Monday, 20 October 2014

I can't believe it ain't Calder!

I thought about writing, the usual, a long, analytical, slightly jaded, thought-provoking monologue about the annual London Frieze art fair (sort of like I did last year*) but then I thought, words don't really do justice to the enormity of over 190 galleries from all over the world all packed into two tents over 225,000 square metres in Regents Park that receives in its three day running over 60,000 visitors (coincidently a number that continues to grow each year, a sign of arts increasing popularity/awareness..?)! One of the biggest, most over-the-top, ostentatious arts events of its kind, it is the one that sees gallery directors, collectors, the rich and the famous buying and investing in art. They also let the public in! And so, what better than to sum-up the showcase, the museum, the spectacle, ...the madness that is Frieze than to go all-out in full Frieze style by bombarding and overwhelming you with a cacophony of images and observations until you're left feeling sick, enlightened, inspired, exhausted, horrified and thoroughly confused as to what this art business is all about.

Welcome to Frieze Masters, Regents Park, London 2014!

It's worth mentioning here that this year I only went to Frieze Masters. Frieze annually is separated into two venues within Regents Park, Frieze London represents contemporary art and Frieze Masters, as I learnt this year, tends to be made of Modern, ancient and classical art (less politely referred to as 'the old stuff''). There's nothing wrong with old mind, as this exhibition set to distinguish the 'fine' in Fine Art and believe me from the work on show it is an accolade well deserved. This is the tent that all the new, emerging artists in the Frieze London tent at some point in their career want to be in. The artists in this tent aren't a passing fad they're here because they've got longevity, a legacy to the history of art. And it is hard to imagine any artist that wouldn't ultimately strive toward that sort-of immortality/recognition. On the opposite side to this though, perhaps there is also a darker price to this immortality which I'll talk about more two images down.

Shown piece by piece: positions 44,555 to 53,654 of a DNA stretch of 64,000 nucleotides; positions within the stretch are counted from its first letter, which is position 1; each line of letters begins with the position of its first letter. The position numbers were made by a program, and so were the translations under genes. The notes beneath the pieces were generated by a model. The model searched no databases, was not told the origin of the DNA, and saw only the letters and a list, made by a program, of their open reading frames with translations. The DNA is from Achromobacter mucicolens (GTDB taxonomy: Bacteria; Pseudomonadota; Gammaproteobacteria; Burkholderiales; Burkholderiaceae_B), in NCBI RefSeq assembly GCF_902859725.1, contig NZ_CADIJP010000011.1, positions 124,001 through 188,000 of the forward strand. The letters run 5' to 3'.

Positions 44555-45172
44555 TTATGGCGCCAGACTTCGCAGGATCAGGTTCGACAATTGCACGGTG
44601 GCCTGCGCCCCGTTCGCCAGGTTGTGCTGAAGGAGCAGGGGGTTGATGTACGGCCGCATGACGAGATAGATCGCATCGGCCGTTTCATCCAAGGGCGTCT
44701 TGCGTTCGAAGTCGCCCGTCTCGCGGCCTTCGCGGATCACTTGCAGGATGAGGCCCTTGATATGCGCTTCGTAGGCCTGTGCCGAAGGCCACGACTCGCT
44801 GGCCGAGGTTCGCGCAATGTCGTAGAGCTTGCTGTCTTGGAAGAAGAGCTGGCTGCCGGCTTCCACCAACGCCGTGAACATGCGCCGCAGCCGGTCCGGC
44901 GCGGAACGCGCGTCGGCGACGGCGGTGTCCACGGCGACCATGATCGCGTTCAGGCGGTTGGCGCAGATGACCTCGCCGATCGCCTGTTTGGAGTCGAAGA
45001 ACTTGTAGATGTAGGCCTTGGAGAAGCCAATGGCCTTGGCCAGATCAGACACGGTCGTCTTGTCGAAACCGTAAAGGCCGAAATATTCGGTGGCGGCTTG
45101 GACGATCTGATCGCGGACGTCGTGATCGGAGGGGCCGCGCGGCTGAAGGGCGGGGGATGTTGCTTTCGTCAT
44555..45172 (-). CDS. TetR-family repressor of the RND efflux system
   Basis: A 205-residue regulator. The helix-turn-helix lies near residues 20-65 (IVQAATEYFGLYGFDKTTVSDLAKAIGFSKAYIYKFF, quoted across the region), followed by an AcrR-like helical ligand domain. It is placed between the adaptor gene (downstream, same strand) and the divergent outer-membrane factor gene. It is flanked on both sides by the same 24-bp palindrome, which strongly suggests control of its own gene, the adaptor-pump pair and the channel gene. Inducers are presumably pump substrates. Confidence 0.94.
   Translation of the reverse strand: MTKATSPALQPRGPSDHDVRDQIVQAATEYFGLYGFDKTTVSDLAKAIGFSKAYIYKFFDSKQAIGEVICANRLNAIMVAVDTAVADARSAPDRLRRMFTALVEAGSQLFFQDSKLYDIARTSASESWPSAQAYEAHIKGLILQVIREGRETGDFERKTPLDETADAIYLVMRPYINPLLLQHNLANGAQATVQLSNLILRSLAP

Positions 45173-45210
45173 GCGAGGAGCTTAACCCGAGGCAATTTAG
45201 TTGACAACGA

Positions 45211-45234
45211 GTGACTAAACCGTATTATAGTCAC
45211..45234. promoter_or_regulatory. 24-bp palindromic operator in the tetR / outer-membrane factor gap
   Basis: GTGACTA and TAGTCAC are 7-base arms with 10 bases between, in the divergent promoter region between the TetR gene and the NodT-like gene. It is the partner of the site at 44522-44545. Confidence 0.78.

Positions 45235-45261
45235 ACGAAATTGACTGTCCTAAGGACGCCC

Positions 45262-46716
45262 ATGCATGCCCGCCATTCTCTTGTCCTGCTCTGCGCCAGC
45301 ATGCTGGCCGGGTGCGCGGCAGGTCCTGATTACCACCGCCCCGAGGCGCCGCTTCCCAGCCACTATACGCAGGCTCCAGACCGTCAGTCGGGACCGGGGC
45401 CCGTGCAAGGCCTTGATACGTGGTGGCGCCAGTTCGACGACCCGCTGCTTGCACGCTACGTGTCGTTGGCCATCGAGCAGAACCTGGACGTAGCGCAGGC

Each gallery has its own space within the tent and is signposted with their name and, what are usually the names of cities in which they have galleries. As you may expect virtually all the galleries host big names, Paris, Milan, Tokyo, New York, Barcelona, Amsterdam, Berlin and London etc. Therefore it was really quite touching to see the Hauser and Wirth section boast, 'London, New York, Zurich and Somerset.' I can just imagine the curiosity from the cosmopolitan art elite, 'Where is this Somerset?' Do come and visit, I think you'll be pleasantly surprised, but not disappointed! Hauser and Wirth's offering to Frieze Masters is a series of works by Jean Tinguely. The kinetic sculpture in this image being made up of everything from cogs, wheels, a typewriter, shopping trolley, gate, spoons, a weather vane and even prosthetic leg. Incredibly complex to engineer and visually challenging to draw (believe me I've tried!) I've always admired Tinguely's contraptions although they never inspired me to create something 3D similar, they create an interest in the shapes, forms and design of junk and everyday objects that definitely has had some influence on my own work. In the digital age of engineering and technology its good to keep an awareness of physical, clunky, lumpy, 'useless' objects as a reminder of the potential of making, creating and building.  

Kunstkamer cabinet set up by George Laue with treasures from the Renaissance and Baroque